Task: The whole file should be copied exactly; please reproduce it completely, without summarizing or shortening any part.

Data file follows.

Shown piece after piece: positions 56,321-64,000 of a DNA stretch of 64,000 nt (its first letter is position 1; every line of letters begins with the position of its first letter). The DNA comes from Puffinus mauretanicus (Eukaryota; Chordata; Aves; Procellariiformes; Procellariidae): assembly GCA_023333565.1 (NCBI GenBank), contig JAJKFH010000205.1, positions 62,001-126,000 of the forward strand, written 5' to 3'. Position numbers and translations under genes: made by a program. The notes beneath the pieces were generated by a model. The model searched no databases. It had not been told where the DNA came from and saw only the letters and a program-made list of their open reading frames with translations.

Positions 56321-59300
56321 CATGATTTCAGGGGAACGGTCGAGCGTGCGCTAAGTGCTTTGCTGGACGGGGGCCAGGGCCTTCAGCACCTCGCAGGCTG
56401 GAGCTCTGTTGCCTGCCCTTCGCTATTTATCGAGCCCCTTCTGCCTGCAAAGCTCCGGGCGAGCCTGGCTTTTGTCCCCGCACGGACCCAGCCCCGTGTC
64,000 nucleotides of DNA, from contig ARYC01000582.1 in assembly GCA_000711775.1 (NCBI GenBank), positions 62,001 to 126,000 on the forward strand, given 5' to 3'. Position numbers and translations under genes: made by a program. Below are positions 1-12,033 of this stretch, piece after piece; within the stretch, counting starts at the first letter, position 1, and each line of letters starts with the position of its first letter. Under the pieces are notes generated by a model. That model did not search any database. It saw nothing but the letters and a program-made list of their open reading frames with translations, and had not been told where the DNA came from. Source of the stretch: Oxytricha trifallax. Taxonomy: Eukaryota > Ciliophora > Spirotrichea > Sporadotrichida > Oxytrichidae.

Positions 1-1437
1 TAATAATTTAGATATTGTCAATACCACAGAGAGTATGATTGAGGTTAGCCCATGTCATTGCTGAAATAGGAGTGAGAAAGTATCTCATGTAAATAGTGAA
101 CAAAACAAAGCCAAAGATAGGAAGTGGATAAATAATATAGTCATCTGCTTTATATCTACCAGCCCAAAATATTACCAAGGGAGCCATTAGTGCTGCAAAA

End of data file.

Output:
Shown piece after piece: positions 56,321-64,000 of a DNA stretch of 64,000 nt (its first letter is position 1; every line of letters begins with the position of its first letter). The DNA comes from Puffinus mauretanicus (Eukaryota; Chordata; Aves; Procellariiformes; Procellariidae): assembly GCA_023333565.1 (NCBI GenBank), contig JAJKFH010000205.1, positions 62,001-126,000 of the forward strand, written 5' to 3'. Position numbers and translations under genes: made by a program. The notes beneath the pieces were generated by a model. The model searched no databases. It had not been told where the DNA came from and saw only the letters and a program-made list of their open reading frames with translations.

Positions 56321-59300
56321 CATGATTTCAGGGGAACGGTCGAGCGTGCGCTAAGTGCTTTGCTGGACGGGGGCCAGGGCCTTCAGCACCTCGCAGGCTG
56401 GAGCTCTGTTGCCTGCCCTTCGCTATTTATCGAGCCCCTTCTGCCTGCAAAGCTCCGGGCGAGCCTGGCTTTTGTCCCCGCACGGACCCAGCCCCGTGTC
64,000 nucleotides of DNA, from contig ARYC01000582.1 in assembly GCA_000711775.1 (NCBI GenBank), positions 62,001 to 126,000 on the forward strand, given 5' to 3'. Position numbers and translations under genes: made by a program. Below are positions 1-12,033 of this stretch, piece after piece; within the stretch, counting starts at the first letter, position 1, and each line of letters starts with the position of its first letter. Under the pieces are notes generated by a model. That model did not search any database. It saw nothing but the letters and a program-made list of their open reading frames with translations, and had not been told where the DNA came from. Source of the stretch: Oxytricha trifallax. Taxonomy: Eukaryota > Ciliophora > Spirotrichea > Sporadotrichida > Oxytrichidae.

Positions 1-1437
1 TAATAATTTAGATATTGTCAATACCACAGAGAGTATGATTGAGGTTAGCCCATGTCATTGCTGAAATAGGAGTGAGAAAGTATCTCATGTAAATAGTGAA
101 CAAAACAAAGCCAAAGATAGGAAGTGGATAAATAATATAGTCATCTGCTTTATATCTACCAGCCCAAAATATTACCAAGGGAGCCATTAGTGCTGCAAAA